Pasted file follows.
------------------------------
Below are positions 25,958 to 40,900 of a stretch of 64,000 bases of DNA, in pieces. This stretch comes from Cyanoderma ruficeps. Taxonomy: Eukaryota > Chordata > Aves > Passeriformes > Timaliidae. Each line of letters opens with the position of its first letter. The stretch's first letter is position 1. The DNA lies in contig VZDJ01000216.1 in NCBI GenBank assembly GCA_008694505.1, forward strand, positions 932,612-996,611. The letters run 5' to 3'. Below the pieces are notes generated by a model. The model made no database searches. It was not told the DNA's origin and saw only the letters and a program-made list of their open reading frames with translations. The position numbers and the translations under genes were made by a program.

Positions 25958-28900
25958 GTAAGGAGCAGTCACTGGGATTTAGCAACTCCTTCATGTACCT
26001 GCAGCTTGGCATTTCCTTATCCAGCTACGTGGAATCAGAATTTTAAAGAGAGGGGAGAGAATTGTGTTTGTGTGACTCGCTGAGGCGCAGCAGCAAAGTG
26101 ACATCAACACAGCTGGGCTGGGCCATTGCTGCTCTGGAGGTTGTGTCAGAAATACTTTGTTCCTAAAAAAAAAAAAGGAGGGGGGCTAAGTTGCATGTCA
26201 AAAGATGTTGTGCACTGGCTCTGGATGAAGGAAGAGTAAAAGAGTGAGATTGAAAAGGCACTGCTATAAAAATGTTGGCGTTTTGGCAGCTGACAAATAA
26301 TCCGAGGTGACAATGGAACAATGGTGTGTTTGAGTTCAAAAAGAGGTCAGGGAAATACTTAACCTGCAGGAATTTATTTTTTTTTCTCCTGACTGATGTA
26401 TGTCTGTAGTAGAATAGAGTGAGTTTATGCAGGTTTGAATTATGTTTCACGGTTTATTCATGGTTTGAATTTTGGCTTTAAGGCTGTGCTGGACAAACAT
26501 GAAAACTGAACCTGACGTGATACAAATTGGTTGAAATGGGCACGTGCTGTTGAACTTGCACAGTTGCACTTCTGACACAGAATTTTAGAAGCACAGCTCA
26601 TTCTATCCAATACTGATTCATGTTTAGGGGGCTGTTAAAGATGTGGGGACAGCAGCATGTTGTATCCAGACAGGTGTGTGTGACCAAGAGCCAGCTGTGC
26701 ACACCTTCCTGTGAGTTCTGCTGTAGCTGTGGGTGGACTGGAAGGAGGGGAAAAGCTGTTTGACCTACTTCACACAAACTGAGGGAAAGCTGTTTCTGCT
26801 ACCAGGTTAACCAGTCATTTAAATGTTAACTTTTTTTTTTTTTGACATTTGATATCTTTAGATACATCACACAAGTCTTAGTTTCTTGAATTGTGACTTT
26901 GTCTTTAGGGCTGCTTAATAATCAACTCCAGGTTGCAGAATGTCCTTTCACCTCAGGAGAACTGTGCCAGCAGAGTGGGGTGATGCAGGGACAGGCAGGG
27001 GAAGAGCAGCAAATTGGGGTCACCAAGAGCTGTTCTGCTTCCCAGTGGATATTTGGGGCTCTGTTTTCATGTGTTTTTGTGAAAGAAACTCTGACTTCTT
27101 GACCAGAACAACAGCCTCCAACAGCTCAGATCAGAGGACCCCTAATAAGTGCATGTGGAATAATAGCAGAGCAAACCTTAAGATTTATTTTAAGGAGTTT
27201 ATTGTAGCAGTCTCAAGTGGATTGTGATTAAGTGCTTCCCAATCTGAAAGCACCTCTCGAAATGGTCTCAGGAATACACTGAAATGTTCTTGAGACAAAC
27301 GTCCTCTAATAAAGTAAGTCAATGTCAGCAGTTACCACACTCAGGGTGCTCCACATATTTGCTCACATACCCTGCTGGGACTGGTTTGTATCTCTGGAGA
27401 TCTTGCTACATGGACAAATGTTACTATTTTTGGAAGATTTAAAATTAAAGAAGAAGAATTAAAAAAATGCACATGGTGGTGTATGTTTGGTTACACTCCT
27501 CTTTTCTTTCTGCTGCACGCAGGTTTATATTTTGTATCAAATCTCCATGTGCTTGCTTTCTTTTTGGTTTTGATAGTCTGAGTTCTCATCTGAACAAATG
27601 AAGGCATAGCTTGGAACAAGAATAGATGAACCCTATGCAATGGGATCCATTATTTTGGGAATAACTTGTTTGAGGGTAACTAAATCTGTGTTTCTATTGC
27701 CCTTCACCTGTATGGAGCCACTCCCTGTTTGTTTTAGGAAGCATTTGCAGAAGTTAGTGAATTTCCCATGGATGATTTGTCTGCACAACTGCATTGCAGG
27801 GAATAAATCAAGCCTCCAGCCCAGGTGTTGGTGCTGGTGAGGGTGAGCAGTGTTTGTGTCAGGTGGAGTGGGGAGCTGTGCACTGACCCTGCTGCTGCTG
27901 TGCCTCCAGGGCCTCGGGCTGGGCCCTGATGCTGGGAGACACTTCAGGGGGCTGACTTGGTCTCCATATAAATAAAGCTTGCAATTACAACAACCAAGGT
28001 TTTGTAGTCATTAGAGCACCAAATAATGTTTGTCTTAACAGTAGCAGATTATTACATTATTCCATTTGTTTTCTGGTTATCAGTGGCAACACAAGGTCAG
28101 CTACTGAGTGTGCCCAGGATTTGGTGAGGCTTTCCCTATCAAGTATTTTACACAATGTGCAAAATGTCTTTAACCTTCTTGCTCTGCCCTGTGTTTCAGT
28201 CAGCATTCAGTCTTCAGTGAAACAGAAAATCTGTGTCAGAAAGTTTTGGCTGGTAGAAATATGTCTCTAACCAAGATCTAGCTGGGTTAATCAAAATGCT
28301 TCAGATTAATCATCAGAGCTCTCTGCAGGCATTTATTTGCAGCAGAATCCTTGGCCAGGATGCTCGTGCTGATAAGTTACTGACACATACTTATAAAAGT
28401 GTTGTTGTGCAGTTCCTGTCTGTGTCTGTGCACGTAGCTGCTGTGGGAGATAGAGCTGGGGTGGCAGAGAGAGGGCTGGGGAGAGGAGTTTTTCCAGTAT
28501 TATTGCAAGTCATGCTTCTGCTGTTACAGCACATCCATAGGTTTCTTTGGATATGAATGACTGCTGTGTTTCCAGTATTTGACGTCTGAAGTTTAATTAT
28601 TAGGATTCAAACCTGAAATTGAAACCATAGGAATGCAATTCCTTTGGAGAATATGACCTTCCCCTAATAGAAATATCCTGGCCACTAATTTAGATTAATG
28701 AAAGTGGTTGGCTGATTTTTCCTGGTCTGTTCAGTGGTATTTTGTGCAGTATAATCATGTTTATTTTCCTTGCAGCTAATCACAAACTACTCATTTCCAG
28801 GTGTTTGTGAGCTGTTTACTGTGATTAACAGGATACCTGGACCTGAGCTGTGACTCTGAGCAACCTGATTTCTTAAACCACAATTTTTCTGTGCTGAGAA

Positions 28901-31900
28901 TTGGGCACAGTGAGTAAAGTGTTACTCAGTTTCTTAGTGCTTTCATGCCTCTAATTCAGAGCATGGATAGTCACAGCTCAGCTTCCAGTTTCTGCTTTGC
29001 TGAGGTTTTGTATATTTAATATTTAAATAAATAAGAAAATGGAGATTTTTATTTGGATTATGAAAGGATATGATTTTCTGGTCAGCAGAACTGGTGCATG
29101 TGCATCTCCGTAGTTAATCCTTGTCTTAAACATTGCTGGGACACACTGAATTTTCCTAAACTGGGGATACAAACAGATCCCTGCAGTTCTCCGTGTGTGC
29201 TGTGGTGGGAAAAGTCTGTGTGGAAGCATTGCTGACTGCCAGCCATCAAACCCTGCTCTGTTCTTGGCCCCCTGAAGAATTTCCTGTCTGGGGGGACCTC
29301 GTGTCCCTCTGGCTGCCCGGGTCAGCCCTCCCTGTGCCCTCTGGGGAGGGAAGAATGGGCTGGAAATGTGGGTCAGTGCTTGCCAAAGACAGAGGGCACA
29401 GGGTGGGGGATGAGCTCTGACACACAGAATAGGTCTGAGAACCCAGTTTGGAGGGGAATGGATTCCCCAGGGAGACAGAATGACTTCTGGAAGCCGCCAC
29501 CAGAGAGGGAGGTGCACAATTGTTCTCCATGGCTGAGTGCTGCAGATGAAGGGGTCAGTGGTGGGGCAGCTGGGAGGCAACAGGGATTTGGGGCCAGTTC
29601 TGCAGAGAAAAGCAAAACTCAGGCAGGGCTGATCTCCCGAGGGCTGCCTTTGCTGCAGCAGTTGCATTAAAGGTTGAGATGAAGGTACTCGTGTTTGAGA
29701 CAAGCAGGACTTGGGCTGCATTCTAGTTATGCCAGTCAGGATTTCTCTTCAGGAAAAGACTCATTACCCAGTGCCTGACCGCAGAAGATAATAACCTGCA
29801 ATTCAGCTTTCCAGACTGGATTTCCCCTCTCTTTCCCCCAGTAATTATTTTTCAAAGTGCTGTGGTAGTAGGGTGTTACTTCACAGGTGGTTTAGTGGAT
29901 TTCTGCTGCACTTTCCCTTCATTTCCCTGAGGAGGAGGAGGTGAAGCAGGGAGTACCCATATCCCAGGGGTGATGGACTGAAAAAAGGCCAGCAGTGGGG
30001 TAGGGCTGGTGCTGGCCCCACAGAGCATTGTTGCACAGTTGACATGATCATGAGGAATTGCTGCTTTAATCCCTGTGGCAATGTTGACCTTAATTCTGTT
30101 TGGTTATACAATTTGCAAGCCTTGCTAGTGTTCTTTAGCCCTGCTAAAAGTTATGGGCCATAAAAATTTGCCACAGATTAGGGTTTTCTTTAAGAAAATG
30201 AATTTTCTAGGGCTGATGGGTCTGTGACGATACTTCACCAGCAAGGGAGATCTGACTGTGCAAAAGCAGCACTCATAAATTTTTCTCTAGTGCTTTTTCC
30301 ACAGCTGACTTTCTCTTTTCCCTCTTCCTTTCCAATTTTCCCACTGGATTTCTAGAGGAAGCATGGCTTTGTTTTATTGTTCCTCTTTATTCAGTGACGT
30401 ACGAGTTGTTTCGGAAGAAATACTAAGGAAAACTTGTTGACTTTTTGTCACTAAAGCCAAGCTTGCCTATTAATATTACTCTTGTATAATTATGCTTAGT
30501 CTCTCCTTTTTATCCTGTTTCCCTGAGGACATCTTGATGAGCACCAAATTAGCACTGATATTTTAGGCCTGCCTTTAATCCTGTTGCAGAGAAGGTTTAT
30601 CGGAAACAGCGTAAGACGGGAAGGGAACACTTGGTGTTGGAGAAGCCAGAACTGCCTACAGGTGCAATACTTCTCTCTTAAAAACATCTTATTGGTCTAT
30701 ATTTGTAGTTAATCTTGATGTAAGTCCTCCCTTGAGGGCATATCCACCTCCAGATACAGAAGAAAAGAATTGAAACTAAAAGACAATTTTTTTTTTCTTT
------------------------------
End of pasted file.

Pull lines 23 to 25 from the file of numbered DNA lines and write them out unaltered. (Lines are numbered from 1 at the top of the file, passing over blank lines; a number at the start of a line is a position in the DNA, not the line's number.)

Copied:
27901 TGCCTCCAGGGCCTCGGGCTGGGCCCTGATGCTGGGAGACACTTCAGGGGGCTGACTTGGTCTCCATATAAATAAAGCTTGCAATTACAACAACCAAGGT
28001 TTTGTAGTCATTAGAGCACCAAATAATGTTTGTCTTAACAGTAGCAGATTATTACATTATTCCATTTGTTTTCTGGTTATCAGTGGCAACACAAGGTCAG
28101 CTACTGAGTGTGCCCAGGATTTGGTGAGGCTTTCCCTATCAAGTATTTTACACAATGTGCAAAATGTCTTTAACCTTCTTGCTCTGCCCTGTGTTTCAGT